Much of the discussion about how to preserve the history in the Bottom diverges along two tracks. One focuses on modern buildings, the other on creating a sense of place. Fortunately that place is among the least developed in the city, leaving flexibility to create an historic district that weaves what are now relatively disparate attractions into a Richmond theme. A real issue is that history has slowly been seeping out of the ground for just a couple of decades and the whole story is untold. So constructing a modern facility without knowing what it might contain in the end seems a dubious concept.

Further, this effort should result in something unique; not just a replica of facilities in other places like Charleston or Cincinnati whose stories are different and, frankly, less compelling. More than half of the African Americans in America can trace their lineage back through a three block area of Richmond. New Orleans may have been a larger slave center by the 1850s, but Richmond dates back into the 1600s. And something not mentioned in the discussion just yet, Virginia was a net exporter of slaves born and raised here even before the 1850s; yes to New Orleans. This is a whole other story that must be addressed and in fact is a women’s issue that has been largely ignored. The Richmond story offers a rich history few other places can claim in the Americas and can be a unique international treasure.

“In Shockoe Bottom there is the burial ground, Lumpkin’s jail and the evolution into Virginia Union University. There is also the First African Baptist Church and Jackson Ward where Africans coming out of the enslaved era to raise up families, businesses, churches, and institutions all in a compact 4 square mile area. And further away was the Wall Street of the slave trade.” – Delegate Delores McQuinn

Shockoe Bottom provides an opportunity for a critical mass weaving a comprehensive tale that speaks to web-based and wired generations. Part of that story should include the unravelling of history and the archaeological methods used to uncover the mysteries that span time and events that lay under the surface of the ground there. That itself is an expensive and time consuming effort. The excavation at Lumpkin’s Jail carried a price tag of $750,000.

According to David Ruth, Superintendent of Richmond National Battlefield Park and the Maggie L. Walker National Historic Site, this can be a place where the conversation is not just about the past but what it means to those today and how it can improve the future. The hopes, the dreams, the aspirations, and even the fears of those who come into the experience. A dynamic encounter that moves people and drives them to do something. A site of conscience that moves beyond historic interpretation and to action. Shockoe Bottom can become a unique, enduring American cultural focal point.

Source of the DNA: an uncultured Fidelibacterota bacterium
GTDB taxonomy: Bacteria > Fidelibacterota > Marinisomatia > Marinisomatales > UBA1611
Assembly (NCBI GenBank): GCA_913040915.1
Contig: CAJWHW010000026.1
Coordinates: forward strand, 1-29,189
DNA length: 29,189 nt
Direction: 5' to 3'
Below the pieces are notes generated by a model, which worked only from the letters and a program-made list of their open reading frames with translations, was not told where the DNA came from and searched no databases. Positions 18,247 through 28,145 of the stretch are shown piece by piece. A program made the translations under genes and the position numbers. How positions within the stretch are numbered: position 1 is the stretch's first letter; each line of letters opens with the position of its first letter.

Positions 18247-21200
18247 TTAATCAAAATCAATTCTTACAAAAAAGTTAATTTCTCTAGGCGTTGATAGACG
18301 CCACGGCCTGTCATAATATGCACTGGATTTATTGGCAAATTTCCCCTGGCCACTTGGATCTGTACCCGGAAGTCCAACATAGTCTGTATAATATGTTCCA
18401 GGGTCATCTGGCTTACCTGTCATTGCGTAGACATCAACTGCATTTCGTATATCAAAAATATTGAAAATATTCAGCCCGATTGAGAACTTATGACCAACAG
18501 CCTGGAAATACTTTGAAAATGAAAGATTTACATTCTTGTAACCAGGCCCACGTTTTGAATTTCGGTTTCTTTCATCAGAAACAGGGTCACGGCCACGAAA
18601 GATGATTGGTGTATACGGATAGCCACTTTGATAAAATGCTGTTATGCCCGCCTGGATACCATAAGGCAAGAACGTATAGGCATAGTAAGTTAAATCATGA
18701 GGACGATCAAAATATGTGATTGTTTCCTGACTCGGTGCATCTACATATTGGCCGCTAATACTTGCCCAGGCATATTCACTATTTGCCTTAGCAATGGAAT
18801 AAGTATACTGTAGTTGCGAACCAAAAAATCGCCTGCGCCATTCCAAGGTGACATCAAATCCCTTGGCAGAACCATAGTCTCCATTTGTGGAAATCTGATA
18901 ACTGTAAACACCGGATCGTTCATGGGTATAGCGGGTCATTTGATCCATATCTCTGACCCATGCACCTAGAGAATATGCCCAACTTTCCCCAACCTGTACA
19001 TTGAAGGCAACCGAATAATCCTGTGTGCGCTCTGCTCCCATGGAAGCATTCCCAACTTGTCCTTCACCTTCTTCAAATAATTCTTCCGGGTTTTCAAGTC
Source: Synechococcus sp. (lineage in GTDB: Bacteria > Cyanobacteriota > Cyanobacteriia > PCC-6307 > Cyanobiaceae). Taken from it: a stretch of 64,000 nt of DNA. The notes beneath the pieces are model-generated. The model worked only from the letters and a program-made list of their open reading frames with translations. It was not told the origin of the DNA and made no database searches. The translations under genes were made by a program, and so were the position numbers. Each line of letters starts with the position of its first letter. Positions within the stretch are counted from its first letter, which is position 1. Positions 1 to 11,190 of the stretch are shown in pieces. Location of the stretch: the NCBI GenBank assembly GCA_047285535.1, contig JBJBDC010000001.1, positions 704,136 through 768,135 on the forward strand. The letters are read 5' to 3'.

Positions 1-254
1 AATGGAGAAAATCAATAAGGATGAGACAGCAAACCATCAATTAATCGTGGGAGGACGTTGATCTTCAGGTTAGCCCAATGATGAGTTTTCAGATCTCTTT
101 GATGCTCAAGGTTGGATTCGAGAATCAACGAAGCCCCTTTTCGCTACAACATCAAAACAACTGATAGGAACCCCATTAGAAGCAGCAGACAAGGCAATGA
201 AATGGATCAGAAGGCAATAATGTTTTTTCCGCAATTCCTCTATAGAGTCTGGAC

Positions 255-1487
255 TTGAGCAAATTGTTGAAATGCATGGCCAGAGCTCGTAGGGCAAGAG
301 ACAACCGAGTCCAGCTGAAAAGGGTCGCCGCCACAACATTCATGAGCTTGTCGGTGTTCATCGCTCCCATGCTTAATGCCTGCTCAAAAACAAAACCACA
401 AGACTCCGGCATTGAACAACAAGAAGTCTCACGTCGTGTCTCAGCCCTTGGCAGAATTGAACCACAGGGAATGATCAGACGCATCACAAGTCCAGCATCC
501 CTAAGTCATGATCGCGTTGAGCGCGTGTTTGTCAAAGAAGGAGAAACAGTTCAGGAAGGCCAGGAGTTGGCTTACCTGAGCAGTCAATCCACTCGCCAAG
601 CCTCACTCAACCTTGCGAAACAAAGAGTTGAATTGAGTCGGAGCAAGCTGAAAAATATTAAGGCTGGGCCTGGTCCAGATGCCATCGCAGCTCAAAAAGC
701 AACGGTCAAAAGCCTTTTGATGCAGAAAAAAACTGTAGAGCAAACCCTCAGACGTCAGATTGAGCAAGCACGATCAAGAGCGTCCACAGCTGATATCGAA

Or, it can be a baseball park.  

  • Elaine in Roanoke

    The place Richmond occupied in the history of the sorry institution of slavery in America is a story that, for the most part, is untold. The history is there, buried in Shockoe Bottom in Richmond. In its own way, the Bottom is as historical a site as any in the rest of Virginia. Yet, it lies forgotten and undeveloped, with few exceptions. The last thing that area needs is some ballpark that won’t attract any team capable of bringing other business to the area.

    My favorite “untold story” is that of Lumpkin’s Jail. The way the “Devil’s Half-Acre” transformed into “God’s Half-Acre” is one that all Virginians could learn from. A cruel, evil man who made his fortune by dealing in other humans and in torturing them into submission still lived with a woman of color, left her all his property when he died and sent the  daughters they had together north to finishing school so that they would never be sold to pay debts after his death. That contradiction lies at the heart of the “peculiar institution” in the South and so much of the history that has followed.

    Those stories lie buried in Shockoe Bottom. They need to see the light of a new day in order to complete the understanding we have of the history of our state.

    http://www.smithsonianmag.com/